$3.2b axed from NSW public service in budget

The NSW Government will axe almost $3.2 billion from the public service in a move that will see thousands of jobs go and some bonuses and long-service leave entitlements abolished.

The Berejiklian Government announced a massive shake-up of the public service in the 2019-20 State Budget handed down by Treasurer Dominic Perrottet on Tuesday.

The cuts will amount to around 1 per cent of the public service workforce, which comprises around 330,000 employees. However Mr Perrottet has pledged not to introduce the cuts across frontline services and to keep the staffing cap at 2.5 per cent.

The move will also see a systemic review of departmental spending, a rollback of spending on contractors and cuts to back-end services.

The budget measures include a major restructure of the public service and the axing of $2.5 billion from the public service’s administrative and contractor budget.

“We will also reduce spending on consultants and contractors, abolish bonuses for the highest paid department executives and bring long-service leave benefits into line with community standards,” Mr Perrottet said in his budget speech.

The cuts will see a dramatic reduction in back-office employee numbers, lower expenditure on the contingent workforce and the abolition of public service senior executive discretionary pay.

The restructure, foreshadowed in the state election, will see ten departments reduced to eight through a series of amalgamations which will see the Department of Local Government axed.

Key changes will also be introduced to the public service’s procurement spend, with a $731.4 million reduction.

The Reducing Procurement Spending, Saving Taxpayer Dollars election commitment targets back-office savings, including expenditure on advertising, travel, consultants, procurement of IT, legal services and public service senior executives, budget papers reveal.

Reduction in long service leave

Long service leave for public servants will also be substantially reduced from the 1st July, with employee leave accruals after 10 years of service reducing from five to three months for each subsequent period of 10 years’ service.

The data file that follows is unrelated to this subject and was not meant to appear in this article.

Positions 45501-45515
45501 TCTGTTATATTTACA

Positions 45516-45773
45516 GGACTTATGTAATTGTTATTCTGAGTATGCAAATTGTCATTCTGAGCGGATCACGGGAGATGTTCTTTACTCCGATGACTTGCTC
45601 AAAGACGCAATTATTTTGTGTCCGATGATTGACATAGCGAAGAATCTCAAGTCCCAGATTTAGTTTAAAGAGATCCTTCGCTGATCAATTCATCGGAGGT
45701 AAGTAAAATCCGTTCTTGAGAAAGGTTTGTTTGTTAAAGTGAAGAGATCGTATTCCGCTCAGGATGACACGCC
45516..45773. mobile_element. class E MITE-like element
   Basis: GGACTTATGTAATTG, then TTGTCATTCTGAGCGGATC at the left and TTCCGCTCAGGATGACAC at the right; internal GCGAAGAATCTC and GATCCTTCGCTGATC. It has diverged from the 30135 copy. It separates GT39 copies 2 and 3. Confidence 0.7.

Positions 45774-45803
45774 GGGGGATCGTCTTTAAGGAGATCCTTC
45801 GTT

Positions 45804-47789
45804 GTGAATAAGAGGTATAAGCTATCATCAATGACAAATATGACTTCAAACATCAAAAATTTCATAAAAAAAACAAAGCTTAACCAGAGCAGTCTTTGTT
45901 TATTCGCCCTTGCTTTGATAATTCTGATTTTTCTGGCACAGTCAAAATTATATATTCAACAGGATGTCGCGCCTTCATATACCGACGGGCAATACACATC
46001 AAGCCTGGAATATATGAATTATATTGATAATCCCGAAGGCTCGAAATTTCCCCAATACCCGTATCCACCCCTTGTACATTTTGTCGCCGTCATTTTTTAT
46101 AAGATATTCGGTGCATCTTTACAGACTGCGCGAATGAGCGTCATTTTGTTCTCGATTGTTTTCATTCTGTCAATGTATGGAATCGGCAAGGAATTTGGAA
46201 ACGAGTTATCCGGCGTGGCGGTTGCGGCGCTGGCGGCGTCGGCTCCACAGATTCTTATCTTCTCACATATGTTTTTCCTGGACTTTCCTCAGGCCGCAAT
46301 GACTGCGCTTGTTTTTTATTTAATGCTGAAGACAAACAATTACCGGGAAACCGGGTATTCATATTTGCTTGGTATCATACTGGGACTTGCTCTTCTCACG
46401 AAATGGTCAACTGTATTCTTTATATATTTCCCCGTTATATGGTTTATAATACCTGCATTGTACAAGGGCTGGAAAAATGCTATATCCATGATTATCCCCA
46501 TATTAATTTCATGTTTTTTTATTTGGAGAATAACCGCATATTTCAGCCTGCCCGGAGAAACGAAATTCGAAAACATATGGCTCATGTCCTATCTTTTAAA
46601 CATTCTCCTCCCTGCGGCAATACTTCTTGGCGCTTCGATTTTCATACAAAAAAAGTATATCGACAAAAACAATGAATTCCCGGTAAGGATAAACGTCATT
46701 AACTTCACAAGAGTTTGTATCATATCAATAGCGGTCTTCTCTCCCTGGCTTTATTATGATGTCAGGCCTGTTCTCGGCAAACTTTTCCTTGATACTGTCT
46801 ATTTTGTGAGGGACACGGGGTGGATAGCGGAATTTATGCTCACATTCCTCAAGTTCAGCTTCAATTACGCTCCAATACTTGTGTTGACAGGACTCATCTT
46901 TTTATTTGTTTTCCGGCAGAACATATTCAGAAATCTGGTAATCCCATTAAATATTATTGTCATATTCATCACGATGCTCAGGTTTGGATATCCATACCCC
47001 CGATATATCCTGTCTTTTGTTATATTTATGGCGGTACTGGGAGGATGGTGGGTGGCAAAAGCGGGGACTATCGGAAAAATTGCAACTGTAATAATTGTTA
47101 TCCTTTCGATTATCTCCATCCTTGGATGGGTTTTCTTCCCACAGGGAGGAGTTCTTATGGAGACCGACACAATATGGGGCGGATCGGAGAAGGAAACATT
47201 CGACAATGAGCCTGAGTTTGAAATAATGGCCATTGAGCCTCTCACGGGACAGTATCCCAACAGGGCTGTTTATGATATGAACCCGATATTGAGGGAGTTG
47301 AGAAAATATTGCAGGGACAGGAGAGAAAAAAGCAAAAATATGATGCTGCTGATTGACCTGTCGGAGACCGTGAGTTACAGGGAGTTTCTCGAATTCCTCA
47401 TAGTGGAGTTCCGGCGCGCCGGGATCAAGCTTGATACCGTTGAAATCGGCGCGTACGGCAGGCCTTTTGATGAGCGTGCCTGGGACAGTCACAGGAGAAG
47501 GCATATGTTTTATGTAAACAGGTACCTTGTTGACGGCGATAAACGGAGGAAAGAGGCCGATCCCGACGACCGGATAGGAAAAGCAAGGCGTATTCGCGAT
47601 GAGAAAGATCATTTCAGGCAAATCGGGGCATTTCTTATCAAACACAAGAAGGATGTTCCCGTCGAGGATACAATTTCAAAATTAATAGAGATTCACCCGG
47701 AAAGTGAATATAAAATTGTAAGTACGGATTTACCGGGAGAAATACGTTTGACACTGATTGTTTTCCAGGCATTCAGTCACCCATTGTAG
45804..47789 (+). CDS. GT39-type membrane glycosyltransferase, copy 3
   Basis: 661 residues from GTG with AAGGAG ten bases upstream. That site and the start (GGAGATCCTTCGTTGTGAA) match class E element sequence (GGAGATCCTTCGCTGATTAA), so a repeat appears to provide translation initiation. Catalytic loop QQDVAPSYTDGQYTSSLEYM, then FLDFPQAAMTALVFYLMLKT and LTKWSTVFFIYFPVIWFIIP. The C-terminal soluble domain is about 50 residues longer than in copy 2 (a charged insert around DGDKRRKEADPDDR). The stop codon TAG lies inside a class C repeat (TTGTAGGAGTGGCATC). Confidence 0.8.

The reform, which will apply to new employees only, are aimed at unlocking savings and making departments more efficient, the Treasurer says.

A series of expenditure reviews are also set to be initiated across a range of departments as part of the shake-up.

But the cuts pale in comparison to the investment in public services, Mr Perrottet says, with millions invested into frontline services.

This includes more money to increase the number of teachers, nurses and midwives and police and emergency services.

He said $6.7 billion will also be invested in new schools and upgrades to existing schools while $26.7 will be invested in health.

Digital licenses; mobile Service NSW

The budget also includes funding to fast-track digital government including plans to open ten Service NSW centres and introduce digital licenses.

This includes $100 million over the next two years to establish a Digital Restart Fund to support whole of government digital transformation.

Meanwhile $70 million will also be invested to roll out 10 new Service NSW centres across Sydney and $4 million for four mobile centres.

The government will also introduce digital licenses in a matter of months, with more than 14,000 drivers able to opt-in to the program.

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2 thoughts on “$3.2b axed from NSW public service in budget

  1. The proposed change to long service leave appears to be penny-pinching at best. Aside from slightly reducing the provision needed to be made for long service leave on the Government’s balance sheet over the longer term, it is unlikely to have much impact on real savings.
    For starters, for any new employee entering the NSW public sector now to reach 20 years of service, they would have to survive five terms of government, each one seemingly requiring another major restructure of the public service replete with thousands of job cuts after each election. The chances of still being around after 20 years seem quite remote in this post-apocalyptic public sector environment.
    The Government’s stated motive for making this change to long service leave entitlements – to bring them in line with community standards – appears a noble one on the surface. It remains to be seen if this nobility will extend to bringing NSW MPs’ benefits and entitlements in line with those same standards.

    1. There’s not much left to sell. Costs can’t keep rising with an aging fixed income population either. Privatisation and user pays isn’t a viable solution .
      Real jobs are required .

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